United States District Court, W.D. Virginia, Roanoke Division
Jackson L. Kiser, Senior United States District Judge
Harvey, a Virginia inmate proceeding pro se, timely filed a
petition for a writ of habeas corpus, pursuant to 28 U.S.C.
§ 2254, challenging the validity of Harvey's
confinement on a judgment in the Circuit Court of the City of
Lynchburg for aggravated malicious wounding, malicious
wounding, two counts of use of a firearm in commission of a
felony, and participation in a criminal street gang.
Respondent filed a motion to dismiss, and Harvey responded,
making the matter ripe for disposition. After review of the
record, I grant the motion to dismiss and dismiss the
March 20, 2011, around 11 P.M., teenaged cousins Marc
Washington and Jahvonte Gilbert were jogging back to
Gilbert's home from a house on Cherry Street in
Lynchburg. Washington's mother had called and told
Washington that she was on her way to Gilbert's house to
pick him up. An unknown individual, standing thirty to forty
feet away, shot at the two boys several times. Now wounded,
Washington and Gilbert made their way back to the house on
Cherry Street. Neither Washington nor Gilbert knew Harvey,
and Harvey did not know the boys.
single bullet struck Washington in the left hand, but Gilbert
was hit twice. One bullet grazed three of Gilbert's toes
and the second passed through his right foot. Gilbert
required stitches on his right foot, as well as surgery that
implanted pins in two toes on his left foot. The injuries
confined Gilbert to a hospital for two weeks and required use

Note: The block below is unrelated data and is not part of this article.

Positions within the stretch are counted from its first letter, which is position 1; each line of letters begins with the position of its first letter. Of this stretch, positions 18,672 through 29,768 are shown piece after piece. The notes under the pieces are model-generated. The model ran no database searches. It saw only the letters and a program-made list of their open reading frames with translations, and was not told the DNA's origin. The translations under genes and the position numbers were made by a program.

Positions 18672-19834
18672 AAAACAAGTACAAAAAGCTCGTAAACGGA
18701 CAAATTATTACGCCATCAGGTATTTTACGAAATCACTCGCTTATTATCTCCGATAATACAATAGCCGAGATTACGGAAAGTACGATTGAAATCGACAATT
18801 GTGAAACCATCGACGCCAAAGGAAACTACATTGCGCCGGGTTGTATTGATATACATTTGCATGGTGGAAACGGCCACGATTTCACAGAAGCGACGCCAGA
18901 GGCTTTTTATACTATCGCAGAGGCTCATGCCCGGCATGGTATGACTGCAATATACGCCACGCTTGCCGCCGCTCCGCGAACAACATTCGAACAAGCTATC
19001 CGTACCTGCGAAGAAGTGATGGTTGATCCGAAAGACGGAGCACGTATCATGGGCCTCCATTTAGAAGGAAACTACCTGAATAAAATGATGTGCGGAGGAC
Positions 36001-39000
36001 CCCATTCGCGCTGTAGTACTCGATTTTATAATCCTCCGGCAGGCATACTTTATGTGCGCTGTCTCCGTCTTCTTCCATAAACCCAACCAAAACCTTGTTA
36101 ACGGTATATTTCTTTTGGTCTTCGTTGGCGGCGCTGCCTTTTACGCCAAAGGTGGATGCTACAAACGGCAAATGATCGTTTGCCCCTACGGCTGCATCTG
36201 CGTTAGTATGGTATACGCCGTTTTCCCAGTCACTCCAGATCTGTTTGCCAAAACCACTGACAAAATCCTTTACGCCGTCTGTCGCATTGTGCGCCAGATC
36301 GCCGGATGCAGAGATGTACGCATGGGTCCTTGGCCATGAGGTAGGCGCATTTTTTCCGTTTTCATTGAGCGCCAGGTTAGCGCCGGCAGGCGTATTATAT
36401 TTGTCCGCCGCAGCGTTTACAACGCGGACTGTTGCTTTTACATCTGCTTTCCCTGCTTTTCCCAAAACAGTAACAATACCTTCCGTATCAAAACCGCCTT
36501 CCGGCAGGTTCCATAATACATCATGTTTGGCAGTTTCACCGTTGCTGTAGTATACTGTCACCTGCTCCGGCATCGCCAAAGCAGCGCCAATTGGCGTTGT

of a wheel chair and crutches for a time. He missed two
months of school, and he testified that he could no longer
bend his left toes that had pins in them, and that he
experienced pain in his toes with some frequency.
Additionally, Gilbert testified that he faced continuing
occasional problems with balance and mobility, and he could
not jump as high as he could prior to the shooting.
the same time as the shooting, Adrianne Chapman was driving
Katisha Cash, Harvey's girlfriend at the time. Harvey
called Cash for a ride. When they went to pick Harvey up, he
appeared from the shadows breathing heavily and sweating, and
told the women: "Drive, get out of here, just go."
Trial Tr., 129-30, May 21, 2012. During the car ride, Harvey
stated, "I think I killed him, " referring to the
people that Harvey had just shot at, thinking they were
Tooley Boys. IcL at 133-34, 140. Chapman also testified
that Harvey specifically stated that he shot at two
individuals that were running behind him. Id. at
134. Back at Chapman's house, Harvey wiped off a gun and
laid it on a nightstand. Chapman testified that the gun that
she saw that night was the same gun that Harvey was later
arrested with. Lastly, Harvey told Chapman: "[D]on't
forget that I know where you and your son sleep now."
IcL at 139. Chapman told the court that she interpreted
Harvey's statement as a threat to dissuade her from
speaking to the police.
later, on March 23, Harvey fired the gun again inside
Cash's apartment. Police arrived, and Harvey surrendered
after a brief standoff. Officers recovered the pistol, which